Lazy journalism exposed by online hoax

 

OPNION:Media use of fake matter I placed on Wikipedia has sweeping implications for reporters, writes SHANE FITZGERALD.

HOW EASY is it for a 22-year-old, overly curious sociology student from UCD to influence the national press around the world? Quite easy is the short answer.

Faced with the arduous task of writing yet another essay on social science’s current fad – globalisation – I was easily distracted from my task by the sight of the infamous Sky News breaking news box that was flashing at the bottom on the TV screen beside my desk.

The speed with which the story was reported got me thinking about the potential pitfalls relating to the media rush for up-to-the-minute news bulletins. In the era of 24-hour news coverage, the internet is no doubt the lifeline for reporters in their never-ending scramble to report a breaking news story in time for the on-the-hour news slots, or for journalists racing to get a story written before the paper is sent to the printers.

Just how reliant reporters are on the world wide web was the question that suddenly gave me the idea of carrying out an internet hoax. The global world is connected through the internet, and news reporters are relying on this resource more than ever. I wanted to prove that this was indeed the case, and show the potential dangers that arise.

Winston Churchill once said that all great things are simple and a great Guinness ad once said that good things come to those who wait. Armed with these two nuggets, I waited patiently for a few days until a golden opportunity arose and I knew it was my time to act.

My plan was without doubt simple, and maybe it was great as well. The death of the French composer Maurice Jarre was reported in true Sky News fashion in the very early hours of March 30th.

I immediately grabbed my laptop, went to Maurice Jarre’s Wikipedia page, clicked the edit button on screen and proceeded to lay the trap for my unsuspecting prey, the journalists.

“One could say my life itself has been one long soundtrack,” I wrote into the Wikipedia entry. “Music was my life, music brought me to life, and music is how I will be remembered long after I leave this life. When I die there will be a final waltz playing in my head and that only I can hear.”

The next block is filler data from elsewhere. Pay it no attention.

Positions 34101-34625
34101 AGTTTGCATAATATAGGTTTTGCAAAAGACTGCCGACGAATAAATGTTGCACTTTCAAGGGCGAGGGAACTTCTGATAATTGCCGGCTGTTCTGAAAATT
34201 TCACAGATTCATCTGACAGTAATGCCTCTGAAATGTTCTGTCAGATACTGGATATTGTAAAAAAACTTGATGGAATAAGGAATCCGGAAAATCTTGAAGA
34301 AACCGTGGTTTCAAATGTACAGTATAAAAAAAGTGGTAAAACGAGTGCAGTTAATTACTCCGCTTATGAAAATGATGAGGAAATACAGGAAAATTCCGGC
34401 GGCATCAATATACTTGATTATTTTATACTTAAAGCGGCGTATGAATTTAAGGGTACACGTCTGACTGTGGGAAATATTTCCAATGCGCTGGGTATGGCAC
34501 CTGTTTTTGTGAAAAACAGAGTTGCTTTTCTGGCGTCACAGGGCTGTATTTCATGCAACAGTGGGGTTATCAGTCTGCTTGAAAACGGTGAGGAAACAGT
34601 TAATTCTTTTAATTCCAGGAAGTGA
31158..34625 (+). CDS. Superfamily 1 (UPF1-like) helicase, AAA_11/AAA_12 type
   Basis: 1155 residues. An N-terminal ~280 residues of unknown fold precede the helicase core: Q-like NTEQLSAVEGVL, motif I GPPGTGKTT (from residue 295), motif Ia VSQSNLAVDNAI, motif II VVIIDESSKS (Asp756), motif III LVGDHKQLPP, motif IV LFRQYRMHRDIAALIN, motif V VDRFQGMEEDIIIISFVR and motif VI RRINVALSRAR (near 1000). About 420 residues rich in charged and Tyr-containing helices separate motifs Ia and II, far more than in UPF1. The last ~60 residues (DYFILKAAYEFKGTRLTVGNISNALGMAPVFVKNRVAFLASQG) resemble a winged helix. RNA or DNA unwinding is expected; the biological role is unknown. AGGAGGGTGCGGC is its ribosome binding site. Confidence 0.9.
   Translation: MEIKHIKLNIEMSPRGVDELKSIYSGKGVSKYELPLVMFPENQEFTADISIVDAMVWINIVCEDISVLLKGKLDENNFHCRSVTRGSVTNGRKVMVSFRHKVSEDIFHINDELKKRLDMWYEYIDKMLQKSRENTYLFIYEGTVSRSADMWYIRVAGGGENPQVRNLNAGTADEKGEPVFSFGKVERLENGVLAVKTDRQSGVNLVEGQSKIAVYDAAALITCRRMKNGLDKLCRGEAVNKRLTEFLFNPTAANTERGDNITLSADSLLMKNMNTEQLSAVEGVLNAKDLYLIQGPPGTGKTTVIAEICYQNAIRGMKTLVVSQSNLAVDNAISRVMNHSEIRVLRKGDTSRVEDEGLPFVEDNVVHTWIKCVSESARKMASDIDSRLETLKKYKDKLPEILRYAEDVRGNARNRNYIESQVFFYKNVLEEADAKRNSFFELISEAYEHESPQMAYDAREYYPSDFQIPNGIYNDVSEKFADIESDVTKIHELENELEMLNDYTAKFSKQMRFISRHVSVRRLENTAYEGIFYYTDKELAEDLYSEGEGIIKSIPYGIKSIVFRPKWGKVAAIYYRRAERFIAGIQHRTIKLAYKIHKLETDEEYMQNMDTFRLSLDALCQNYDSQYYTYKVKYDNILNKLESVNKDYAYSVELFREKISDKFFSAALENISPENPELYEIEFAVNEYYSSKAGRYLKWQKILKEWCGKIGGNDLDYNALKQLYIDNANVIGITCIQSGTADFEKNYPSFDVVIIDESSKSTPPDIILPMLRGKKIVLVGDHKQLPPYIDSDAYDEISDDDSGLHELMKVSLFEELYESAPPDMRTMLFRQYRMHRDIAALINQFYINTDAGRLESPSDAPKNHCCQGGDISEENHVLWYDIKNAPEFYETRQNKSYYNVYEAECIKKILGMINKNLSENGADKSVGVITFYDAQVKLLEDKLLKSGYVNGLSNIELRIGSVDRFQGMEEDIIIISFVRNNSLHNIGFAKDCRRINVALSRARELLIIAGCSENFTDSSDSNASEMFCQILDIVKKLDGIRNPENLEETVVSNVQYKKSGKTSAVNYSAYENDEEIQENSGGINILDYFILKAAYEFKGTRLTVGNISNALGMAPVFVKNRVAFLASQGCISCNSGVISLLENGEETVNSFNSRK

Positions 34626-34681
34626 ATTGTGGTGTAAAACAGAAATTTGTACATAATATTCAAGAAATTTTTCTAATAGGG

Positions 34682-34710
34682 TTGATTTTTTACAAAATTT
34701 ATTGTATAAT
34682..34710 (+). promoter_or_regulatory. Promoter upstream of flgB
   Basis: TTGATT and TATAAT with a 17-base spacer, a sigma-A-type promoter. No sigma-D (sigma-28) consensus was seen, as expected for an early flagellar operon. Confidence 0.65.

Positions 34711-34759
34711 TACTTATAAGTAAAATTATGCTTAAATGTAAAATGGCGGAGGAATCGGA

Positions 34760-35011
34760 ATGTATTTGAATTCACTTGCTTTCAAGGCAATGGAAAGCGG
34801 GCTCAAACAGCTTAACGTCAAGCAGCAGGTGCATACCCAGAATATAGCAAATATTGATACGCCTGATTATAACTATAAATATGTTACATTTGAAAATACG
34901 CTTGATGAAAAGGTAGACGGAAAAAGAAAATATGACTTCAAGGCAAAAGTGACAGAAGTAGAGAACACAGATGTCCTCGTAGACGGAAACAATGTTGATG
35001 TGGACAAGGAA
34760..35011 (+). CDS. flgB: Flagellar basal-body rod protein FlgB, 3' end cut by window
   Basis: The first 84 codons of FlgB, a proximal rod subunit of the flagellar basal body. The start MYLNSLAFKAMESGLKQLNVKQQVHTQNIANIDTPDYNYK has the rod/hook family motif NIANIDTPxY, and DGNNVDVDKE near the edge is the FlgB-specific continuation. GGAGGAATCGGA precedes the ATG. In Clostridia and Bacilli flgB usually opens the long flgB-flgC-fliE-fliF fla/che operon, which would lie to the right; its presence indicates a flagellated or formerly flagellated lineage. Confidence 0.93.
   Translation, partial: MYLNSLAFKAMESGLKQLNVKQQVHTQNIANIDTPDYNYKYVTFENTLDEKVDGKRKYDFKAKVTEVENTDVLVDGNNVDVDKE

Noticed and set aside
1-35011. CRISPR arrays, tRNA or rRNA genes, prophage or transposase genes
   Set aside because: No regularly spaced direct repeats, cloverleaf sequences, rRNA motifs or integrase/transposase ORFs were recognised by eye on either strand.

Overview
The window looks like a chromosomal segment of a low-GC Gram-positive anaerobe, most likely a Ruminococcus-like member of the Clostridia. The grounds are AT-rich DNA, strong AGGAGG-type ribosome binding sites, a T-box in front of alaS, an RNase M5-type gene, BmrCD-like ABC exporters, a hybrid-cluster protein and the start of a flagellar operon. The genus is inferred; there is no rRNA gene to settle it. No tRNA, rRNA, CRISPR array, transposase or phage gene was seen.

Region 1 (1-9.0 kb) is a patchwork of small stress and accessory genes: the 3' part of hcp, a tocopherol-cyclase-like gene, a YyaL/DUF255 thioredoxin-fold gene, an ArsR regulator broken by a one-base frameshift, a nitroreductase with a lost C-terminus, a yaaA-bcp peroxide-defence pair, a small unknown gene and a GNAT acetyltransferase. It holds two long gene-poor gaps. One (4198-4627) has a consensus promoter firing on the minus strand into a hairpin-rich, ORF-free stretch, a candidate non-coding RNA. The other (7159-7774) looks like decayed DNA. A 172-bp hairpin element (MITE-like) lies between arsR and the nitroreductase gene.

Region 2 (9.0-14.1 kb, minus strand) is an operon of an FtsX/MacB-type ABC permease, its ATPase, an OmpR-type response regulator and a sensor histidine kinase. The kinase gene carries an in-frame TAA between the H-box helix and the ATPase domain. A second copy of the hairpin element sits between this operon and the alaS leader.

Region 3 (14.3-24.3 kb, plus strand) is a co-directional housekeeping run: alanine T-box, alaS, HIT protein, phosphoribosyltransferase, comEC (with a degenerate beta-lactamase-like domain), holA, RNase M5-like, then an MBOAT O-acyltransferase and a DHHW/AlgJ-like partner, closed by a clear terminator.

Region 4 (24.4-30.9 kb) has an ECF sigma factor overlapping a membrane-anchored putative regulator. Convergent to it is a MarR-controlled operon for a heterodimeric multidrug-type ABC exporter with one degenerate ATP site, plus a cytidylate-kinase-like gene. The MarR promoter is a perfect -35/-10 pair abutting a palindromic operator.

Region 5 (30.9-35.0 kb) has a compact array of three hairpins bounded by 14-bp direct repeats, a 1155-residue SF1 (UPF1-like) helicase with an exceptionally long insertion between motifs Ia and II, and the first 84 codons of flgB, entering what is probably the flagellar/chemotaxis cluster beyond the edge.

This was a totally fake quote and neither Maurice Jarre, nor anyone else, has ever been on record as uttering these words. Social science experiments always have ethical issues, because you are in effect using people as guinea pigs. I did not wish to taint or distort anyone’s reputation, so I purposely made the decision to put in a general, random quote that would not affect Jarre’s stature.

Wikipedia, for the less computer-savvy people reading this, is a free online encyclopedia and, as the website states, “anyone with internet access can make changes to Wikipedia articles”. I knew that as soon as newspaper reporters around the world heard about Jarre’s death, the first thing they would do was go on to his Wikipedia page and gather information to quickly throw together a fitting obituary for the following day’s paper.

While I expected online blogs and maybe some smaller papers to use the quote, I did not think it would have a major impact. I was wrong. Quality newspapers in England, India, America and as far away as Australia had my words in their reports of Jarre’s death. I was shocked that highly respected newspapers would use material from Wikipedia without first sourcing and referencing it properly.

The issues about the media and quality reporting that this experiment raises requires a whole new article by itself – because the implications are far-reaching. If I could so easily falsify the news across the globe, even to this small extent, then it is unnerving to think about what other false information may be reported in the press.

I was somewhat nervous about using the Winston Churchill quote near the beginning of this piece for fear that karma might add a final ironic twist to this story. However, I, along with many red-faced journalists, have learnt to take certain precautions before believing everything we read. I guess we truly are living in a globalised age.


Shane Fitzgerald is in his final year at UCD studying sociology and economics

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